Monday, July 24, 2006

Iraq and Fast Food

The first time I ever read about the political power of fast food was in Thomas Friedman's The Lexus and the Olive Tree. His "Golden Archs Theory" stated that any two countries with McDonald's franchises have not gone to war because of, to keep things simple, globalization.

This thought returned to me today when I was waking up and thinking about the recent violence in Israel, Gaza, and Lebanon. I work in an area with a great deal of ethnic restaurants and always look forward to lunch. Today, I wondered, "How do large-scale political events affect ethnic restaurants?"

The best example, of course, is the War in Iraq, when French Fries became "Freedom Fries" and even French's Mustard brand suffered, though they're not actually French. I wonder - how will the recent violence in Middle East affect fast food chains or small restaurants? Unfortunately, Google Scholar had little to say on the subject, so I began to do my own (extremely limited) research.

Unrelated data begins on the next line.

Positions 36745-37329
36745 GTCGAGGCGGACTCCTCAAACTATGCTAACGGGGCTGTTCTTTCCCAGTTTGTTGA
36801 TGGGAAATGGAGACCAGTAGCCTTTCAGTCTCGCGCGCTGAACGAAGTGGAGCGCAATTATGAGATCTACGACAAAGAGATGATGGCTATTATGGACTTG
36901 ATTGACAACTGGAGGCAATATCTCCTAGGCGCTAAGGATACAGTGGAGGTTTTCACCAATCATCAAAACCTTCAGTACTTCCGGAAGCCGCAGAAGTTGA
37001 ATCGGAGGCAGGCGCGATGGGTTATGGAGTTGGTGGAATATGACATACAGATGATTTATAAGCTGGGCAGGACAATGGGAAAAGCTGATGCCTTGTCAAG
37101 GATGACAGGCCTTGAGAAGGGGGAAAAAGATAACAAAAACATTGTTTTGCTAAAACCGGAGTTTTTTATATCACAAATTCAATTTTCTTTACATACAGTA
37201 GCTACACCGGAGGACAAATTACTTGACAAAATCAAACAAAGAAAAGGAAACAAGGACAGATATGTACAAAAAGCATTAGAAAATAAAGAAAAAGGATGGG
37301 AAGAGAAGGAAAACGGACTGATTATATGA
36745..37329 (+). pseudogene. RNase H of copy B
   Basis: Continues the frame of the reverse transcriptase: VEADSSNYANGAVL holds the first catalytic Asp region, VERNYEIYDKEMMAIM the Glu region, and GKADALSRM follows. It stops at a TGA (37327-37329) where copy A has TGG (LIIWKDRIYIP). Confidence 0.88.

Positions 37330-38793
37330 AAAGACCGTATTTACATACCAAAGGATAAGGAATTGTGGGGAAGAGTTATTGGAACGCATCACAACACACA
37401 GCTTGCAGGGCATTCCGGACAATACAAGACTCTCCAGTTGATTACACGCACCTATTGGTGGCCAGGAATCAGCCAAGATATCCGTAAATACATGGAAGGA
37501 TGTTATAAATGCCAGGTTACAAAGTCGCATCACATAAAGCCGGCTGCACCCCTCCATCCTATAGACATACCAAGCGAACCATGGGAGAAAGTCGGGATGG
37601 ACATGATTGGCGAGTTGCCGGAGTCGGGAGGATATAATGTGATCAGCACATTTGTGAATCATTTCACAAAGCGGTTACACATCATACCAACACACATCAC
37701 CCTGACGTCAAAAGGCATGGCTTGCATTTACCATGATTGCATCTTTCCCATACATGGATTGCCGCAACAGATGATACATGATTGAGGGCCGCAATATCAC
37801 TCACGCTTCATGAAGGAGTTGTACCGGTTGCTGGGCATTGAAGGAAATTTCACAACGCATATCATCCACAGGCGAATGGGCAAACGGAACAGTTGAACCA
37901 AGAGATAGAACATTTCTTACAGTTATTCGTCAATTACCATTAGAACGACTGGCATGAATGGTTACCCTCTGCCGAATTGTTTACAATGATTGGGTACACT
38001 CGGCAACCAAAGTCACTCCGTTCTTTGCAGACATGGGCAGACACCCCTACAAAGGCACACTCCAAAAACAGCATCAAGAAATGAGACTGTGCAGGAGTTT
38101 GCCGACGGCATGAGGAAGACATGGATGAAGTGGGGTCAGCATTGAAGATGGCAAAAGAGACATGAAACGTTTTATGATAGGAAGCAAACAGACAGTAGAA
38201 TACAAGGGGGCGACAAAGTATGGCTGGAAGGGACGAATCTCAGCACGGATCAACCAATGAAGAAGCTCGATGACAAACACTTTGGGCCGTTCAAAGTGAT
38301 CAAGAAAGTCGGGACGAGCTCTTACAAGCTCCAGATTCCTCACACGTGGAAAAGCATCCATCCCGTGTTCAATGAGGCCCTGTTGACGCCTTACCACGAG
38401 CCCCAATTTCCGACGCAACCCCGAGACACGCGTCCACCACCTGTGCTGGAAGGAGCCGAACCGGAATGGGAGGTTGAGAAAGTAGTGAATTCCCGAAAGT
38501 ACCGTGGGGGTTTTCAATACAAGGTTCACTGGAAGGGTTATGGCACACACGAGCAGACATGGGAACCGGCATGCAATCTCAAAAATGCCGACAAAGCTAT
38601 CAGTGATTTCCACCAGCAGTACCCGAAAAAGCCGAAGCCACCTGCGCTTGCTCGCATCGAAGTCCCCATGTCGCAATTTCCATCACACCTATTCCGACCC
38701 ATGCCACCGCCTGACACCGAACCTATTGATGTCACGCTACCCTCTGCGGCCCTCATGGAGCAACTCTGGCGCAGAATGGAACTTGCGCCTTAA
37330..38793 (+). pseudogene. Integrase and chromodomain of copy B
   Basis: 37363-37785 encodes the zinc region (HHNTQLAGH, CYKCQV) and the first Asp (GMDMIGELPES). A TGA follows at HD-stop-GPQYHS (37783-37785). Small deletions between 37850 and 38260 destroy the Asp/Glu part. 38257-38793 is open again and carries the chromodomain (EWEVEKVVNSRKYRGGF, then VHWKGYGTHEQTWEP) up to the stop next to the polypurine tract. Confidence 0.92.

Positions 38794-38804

Since data on small, ethnic restaurants is scarce, I had a look at the fast food chains' stock prices instead. While I will not theorize how they're related, their stock performance is, at the very least, a grim but very real look at two different parts of the world during major humanitarian crises.

The first event is a bit old - the Ethiopian Famine of 1984/1985. From the beginning of 1984 to the end of 1985, McDonald's and Wendy's stock prices rose by 81.61% and 64.76%, respectively (using adjusted closing prices due to stock splits). Good times for the fast food industry, I guess.

During the War in Iraq, investors would also be happy, if investing in some of the major fast food brands. If you invested on March 20, 2003 (the day the War in Iraq officially began with the Shock and Awe campaign), your returns a year later would be:
Heck, even short-term investors would be happy. If you invested on March 19, 2003 and sold on March 21, 2003, you'd get the following growth rates:
Pretty good, considering that's a two-day period. Everyone seems to have felt good during this time. From March 2003 to April 2003, consumer sentiment rose by 10.82%, while the entire first year of the War in Iraq saw sentiment increase by a total of 23.45% (according to the University of Michigan Survey of Consumers). Happy times.

By no means am I trying to say there's a serious connection between the fast food industry and the US military, but it's interesting to look at the above nonetheless.